Sister Valsa helped organize the Santhal to demand compensation for their land; she was arrested at a protest in 2007. The company, Panem Coal Ltd., was eventually forced into a compensation agreement, and began to dig an open-cast coal mine, but didn't meet all the terms of the deal. So when it moved to expand on to new Santhal land this year, Sister Valsa and her Santhal supporters dug in to stop them - and that is when the threats turned really ugly.
This past summer, Sister Valsa reluctantly left Pachuwara and took refuge with a friend, a fellow activist nun, at a school for low-caste girls in Bihar where I have been spending time on a project for the Globe. She fit easily into life there, gently shepherding the girls through their day, but she spent hours talking to me about "my people" and the war for land and resources going on in the tribal belt.
A few of these stories have attracted considerable attention, in India and beyond its borders, such as efforts by Vedanta Resources to build a bauxite mine on a mountain considered a god by the Dongri tribal people in the state of Orissa. But most of these fights go on, as Sister Valsa's did, almost entirely unremarked.
After taking her vows, Sister Valsa first worked as a teacher, before deciding she needed to be "closer to people," she moved to the village in 1995. Pachuwara rarely has electricity, and is hours of travel by bullock cart from the nearest town with a train station. Sister Valsa settled in, endured regular bouts of malaria that left her deaf in one ear, and learned fluent Santhali.
At first, her focus was education and hygiene, but when the coal companies showed up, she began to work with a local NGO on organizing non-violent resistance. Sister Valsa wanted the Santhali to receive a share of profits from the mine; this sort of arrangement is nearly unheard of in India.
"She really made a place for herself with the people, and the company could not go ahead with a new mine while she was there - she was really a problem for the company," her close friend Sister Sudha Varghese said.
India's state and central governments have largely refused to recognize land rights or resource ownership of aboriginal people, who mostly live on forest land that is not formally titled and thus by default considered state land. The Panem coal project supplies high-grade coal to two government-owned thermal-electricity projects; India has a severe electricity deficit in its efforts to feed a booming economy.
Inspector R. K. Mallick, the senior police official in the region, told The Globe and Mail it was too soon to discuss the investigation, but that police would soon have "the clear picture." No arrests had yet been made. He would not entertain the question of whether police could have done more to protect Sister Valsa while she was alive. Three years ago, she filed a formal notice with police about the death threats.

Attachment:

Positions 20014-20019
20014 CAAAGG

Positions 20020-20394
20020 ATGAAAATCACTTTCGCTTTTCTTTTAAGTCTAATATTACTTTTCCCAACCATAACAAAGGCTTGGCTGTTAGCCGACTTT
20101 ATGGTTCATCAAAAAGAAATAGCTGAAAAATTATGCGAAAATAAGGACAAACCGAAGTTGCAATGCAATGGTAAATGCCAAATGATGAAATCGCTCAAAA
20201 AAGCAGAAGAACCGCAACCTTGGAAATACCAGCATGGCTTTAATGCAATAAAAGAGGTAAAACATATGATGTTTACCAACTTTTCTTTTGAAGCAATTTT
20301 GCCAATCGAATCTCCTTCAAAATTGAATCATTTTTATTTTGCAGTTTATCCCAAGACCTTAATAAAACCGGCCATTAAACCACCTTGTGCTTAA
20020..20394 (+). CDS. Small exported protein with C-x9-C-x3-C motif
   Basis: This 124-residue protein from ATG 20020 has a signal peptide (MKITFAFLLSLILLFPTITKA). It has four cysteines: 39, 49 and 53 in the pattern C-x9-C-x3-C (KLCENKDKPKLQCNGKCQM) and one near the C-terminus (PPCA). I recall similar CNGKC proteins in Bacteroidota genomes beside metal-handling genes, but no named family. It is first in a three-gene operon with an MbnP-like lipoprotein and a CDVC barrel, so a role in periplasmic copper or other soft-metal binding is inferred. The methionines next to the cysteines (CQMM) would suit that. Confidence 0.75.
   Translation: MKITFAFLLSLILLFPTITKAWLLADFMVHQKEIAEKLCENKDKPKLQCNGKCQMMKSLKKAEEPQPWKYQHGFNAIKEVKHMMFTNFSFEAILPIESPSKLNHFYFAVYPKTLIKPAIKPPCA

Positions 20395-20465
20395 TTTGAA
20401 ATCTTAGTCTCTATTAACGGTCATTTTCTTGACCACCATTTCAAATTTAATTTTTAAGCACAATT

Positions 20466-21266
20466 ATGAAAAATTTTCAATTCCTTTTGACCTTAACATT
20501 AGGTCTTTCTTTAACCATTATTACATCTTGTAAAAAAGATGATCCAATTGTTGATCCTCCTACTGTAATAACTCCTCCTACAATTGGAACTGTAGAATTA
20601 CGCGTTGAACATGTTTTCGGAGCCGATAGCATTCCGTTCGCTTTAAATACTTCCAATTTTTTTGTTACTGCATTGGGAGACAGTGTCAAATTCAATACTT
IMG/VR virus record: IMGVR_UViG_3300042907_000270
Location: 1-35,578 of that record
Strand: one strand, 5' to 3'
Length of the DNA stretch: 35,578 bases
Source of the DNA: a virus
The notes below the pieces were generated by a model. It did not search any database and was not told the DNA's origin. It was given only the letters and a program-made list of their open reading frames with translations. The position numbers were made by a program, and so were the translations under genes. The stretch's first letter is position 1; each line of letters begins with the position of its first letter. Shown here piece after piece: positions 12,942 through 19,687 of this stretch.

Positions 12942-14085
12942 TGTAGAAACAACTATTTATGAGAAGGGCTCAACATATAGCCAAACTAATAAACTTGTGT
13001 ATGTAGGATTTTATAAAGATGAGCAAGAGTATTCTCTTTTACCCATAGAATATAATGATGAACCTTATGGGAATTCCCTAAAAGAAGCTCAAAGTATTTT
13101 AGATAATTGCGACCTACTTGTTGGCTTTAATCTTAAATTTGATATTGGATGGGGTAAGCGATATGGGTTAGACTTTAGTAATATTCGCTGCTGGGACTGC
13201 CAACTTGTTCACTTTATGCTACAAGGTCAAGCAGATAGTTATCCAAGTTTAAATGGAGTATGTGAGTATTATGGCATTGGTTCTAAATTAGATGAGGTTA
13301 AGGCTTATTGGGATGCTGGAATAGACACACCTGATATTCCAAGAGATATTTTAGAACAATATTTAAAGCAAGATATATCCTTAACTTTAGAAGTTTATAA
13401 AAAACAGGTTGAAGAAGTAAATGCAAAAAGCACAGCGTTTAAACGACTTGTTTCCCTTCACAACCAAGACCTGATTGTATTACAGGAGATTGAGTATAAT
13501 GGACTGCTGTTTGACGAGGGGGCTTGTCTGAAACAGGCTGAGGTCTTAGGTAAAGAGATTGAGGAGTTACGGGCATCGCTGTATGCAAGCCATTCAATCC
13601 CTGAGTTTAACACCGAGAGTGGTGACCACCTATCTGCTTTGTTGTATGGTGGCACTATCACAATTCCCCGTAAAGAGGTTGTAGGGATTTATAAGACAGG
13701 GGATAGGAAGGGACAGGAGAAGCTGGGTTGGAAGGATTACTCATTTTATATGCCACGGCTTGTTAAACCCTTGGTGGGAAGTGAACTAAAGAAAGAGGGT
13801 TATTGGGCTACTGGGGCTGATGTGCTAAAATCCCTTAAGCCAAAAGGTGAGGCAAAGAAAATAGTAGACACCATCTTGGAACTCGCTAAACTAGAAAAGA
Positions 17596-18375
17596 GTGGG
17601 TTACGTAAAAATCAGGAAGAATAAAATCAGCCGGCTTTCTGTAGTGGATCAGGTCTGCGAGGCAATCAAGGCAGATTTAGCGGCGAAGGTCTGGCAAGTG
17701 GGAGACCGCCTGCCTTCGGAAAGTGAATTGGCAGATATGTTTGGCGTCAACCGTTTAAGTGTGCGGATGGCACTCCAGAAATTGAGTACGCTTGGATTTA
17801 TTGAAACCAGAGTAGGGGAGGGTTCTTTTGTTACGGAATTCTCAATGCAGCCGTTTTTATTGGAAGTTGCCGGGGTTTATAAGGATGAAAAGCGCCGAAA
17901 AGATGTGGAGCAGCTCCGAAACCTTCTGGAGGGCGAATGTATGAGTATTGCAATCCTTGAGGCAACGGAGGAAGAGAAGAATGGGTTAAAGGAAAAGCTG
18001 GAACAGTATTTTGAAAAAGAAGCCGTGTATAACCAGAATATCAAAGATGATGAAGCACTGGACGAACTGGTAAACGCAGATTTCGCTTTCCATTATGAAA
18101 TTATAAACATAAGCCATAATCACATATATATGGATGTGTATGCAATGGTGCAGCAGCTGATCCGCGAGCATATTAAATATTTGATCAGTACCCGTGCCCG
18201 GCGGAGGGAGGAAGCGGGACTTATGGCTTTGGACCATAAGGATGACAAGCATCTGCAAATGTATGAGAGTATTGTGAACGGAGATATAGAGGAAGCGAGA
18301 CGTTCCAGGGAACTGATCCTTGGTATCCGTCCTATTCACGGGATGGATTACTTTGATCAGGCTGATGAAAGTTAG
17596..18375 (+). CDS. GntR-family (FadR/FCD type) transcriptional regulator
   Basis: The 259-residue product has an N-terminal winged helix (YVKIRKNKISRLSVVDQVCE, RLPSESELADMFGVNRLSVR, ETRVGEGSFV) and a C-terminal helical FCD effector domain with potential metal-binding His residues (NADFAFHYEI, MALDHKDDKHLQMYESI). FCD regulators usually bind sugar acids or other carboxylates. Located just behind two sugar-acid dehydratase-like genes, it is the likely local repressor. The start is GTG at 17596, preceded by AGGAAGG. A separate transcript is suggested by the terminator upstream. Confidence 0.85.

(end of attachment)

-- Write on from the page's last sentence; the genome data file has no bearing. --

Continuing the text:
Sister Sudha, who attended the funeral Thursday, said most who knew Sister Valsa believe it was people from the Santhal community, in the pay of the mining company, who killed her. "This is what the companies do: they divide people. When people are this poor, when someone gives them a little money, they can do anything," she said. "Valsa knew it, and so many times we asked her to leave. But she said, ‘These are my people and I cannot leave them.'"
Condemn the gruesome murder of activist Sr. Valsa John by the mining mafia
National Alliance of People's Movements (NAPM), National Fishworkers' Forum (NFF) & National Forum of Forest People and Forest Workers (NFFPFW)
Urgent Press Release
18 November 2011
Sr. Valsa, an activist of the Rajmahal Pahad Bachao Andolan (RPBA) and an ordained nun with the Sisters of Charity of Jesus & Mary, who had been working among Santhal Adivasis in the coal rich region of Dhumka, Jharkhand was brutally murdered by a group of about 40 armed men on the night of 15th November 2011.
On behalf of Indian peoples' movements and resistance struggles, NAPM, NFF and NFFPFW condemn this heinous and cowardly act, evidently conceived by the powerful mining mafia, aimed at essentially hunting down individuals and movements to silence the voices of resistance by people.
Sr. Valsa John had been working among the Adivasi communities in Jharkhand's coal rich region of Santal Parganhas, Pachwara, for the last 20 years. Since early 2000's, Panem Coal Mine Ltd, a project of Punjab State Electricity Board and EMTA (Eastern Minerals and Trading Agency) from West Bengal, has been operating mines in the coal reserves of Pachwara and 32 surrounding villages.
To defend their right over their land and its resources, the Santhal Adivasi community formed the Rajmahal Pahad Bachao Andolan. Sr. Valsa along with others such as Majhi Haddam - the traditional administrative headman of the Santhal tribe, worked to organise the community and were in the forefront of the resistance that was building against the exploitation by Panem Coal.
Despite the MoU signed between the local community and Panem Coal in 2006, tension has been mounting in the area in recent times, especially with regard to the betrayal by the Company. On 16 November 2011, Sr. Valsa was brutally murdered by a group of about 40 men, believed to be hired goons of the coal mining mafia.